18 May 2021
Dyfed Powys Police Federation’s wellbeing lead Dai Gaskins says he’s “shocked and saddened” that more than three quarters of key workers say their mental health has been negatively impacted by the pandemic.
The figures were released by the British Association for Counselling and Psychotherapy (BACP) as part of Mental Health Awareness Week, which ended on Sunday (16 May).
They reveal that 76 per cent of key workers – including police officers – say their mental health has suffered during the coronavirus crisis, higher than the national figure of 75 per cent.
The most common reason for the pandemic having a negative impact on the mental health of key workers was being separated from or unable to see friends, family or romantic partners (60 per cent).
More than half (52 per cent) said the reason was increased stress or difficulties at work due to the pandemic. This is significantly higher than those who are in work but who are not key workers (35 per cent).
Other common reasons for key workers saying the pandemic had negatively impacted their mental health were anxiety or concern about friends or family members catching coronavirus (55 per cent); feeling isolated (45 per cent) and anxiety or concern about catching coronavirus themselves (38 per cent).
And 60 per cent of key workers agreed their job has become more stressful because of the pandemic, compared to 37 per cent of non-key workers across the UK.
Dai said: “I am shocked that 76 per cent of key workers say their mental health has been hit during the pandemic – it’s a huge figure.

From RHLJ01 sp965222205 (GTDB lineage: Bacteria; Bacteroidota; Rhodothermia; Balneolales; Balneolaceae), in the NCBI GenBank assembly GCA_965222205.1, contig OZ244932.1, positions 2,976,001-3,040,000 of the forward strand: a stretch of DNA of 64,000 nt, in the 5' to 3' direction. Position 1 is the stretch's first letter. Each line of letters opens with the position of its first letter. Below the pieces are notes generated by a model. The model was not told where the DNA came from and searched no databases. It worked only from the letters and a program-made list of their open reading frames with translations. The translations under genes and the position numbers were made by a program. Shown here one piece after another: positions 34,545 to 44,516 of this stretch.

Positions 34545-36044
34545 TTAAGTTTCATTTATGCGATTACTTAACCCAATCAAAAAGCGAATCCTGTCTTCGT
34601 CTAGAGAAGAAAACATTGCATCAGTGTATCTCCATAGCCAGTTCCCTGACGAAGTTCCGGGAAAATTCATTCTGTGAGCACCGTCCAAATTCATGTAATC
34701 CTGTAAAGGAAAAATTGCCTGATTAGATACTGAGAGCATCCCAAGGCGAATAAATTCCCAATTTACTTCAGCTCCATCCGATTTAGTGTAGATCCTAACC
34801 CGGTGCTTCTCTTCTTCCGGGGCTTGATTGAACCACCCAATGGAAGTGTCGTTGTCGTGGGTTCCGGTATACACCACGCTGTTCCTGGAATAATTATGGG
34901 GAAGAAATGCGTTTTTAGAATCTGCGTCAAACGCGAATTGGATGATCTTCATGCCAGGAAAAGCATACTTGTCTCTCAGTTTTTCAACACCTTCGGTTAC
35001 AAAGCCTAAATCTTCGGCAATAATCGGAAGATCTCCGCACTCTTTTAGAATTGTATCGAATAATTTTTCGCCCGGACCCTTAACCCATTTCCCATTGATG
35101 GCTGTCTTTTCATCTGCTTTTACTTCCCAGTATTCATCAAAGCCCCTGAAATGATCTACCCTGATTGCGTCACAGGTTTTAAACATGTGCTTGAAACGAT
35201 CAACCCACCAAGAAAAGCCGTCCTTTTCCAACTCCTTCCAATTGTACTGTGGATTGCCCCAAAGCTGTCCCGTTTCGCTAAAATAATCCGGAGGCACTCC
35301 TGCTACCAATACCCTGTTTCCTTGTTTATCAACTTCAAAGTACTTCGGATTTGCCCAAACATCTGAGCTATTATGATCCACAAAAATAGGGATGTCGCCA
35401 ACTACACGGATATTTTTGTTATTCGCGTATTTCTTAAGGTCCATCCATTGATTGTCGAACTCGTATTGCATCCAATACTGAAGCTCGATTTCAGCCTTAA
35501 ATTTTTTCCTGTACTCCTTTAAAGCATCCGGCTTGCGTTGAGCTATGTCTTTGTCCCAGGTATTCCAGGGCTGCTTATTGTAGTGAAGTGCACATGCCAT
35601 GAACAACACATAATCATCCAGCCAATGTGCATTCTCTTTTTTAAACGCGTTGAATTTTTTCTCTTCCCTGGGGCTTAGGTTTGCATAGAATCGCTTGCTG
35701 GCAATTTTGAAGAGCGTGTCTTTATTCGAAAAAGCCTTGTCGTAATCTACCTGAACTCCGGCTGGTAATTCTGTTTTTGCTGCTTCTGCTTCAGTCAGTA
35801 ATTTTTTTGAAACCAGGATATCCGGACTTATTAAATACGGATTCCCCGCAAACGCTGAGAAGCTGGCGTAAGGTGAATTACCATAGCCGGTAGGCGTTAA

“Our members have been on the frontline policing this pandemic with the risk of bringing the virus home to loved ones and even having it weaponised against them.
“They’re all human beings and will have personal worries to contend with as well, so it is saddening that they have been suffering.”
Other figures from the BACP survey, which was conducted by YouGov, show that since the start of the pandemic:
Dai added: “We would encourage members to look out for their colleagues and if any of our members are struggling, they’re not alone. The Federation is here to support you.”
Kris Ambler, BACP’s workforce lead, said: “Millions of key workers have been dealing with some incredibly stressful and unusual circumstances.
“They may also have other things happening in their life such as a bereavement or relationship problems.
“Talking to a counsellor can help to identify and address problems early, alleviate the psychological impact of negative situations and keep our key workers working effectively and productively,” he added.
The Federation’s Welfare Support Programme provides independent and confidential support to members and access to fully trained and accredited professionals.
Contact the Federation office or your workplace representative if you need support.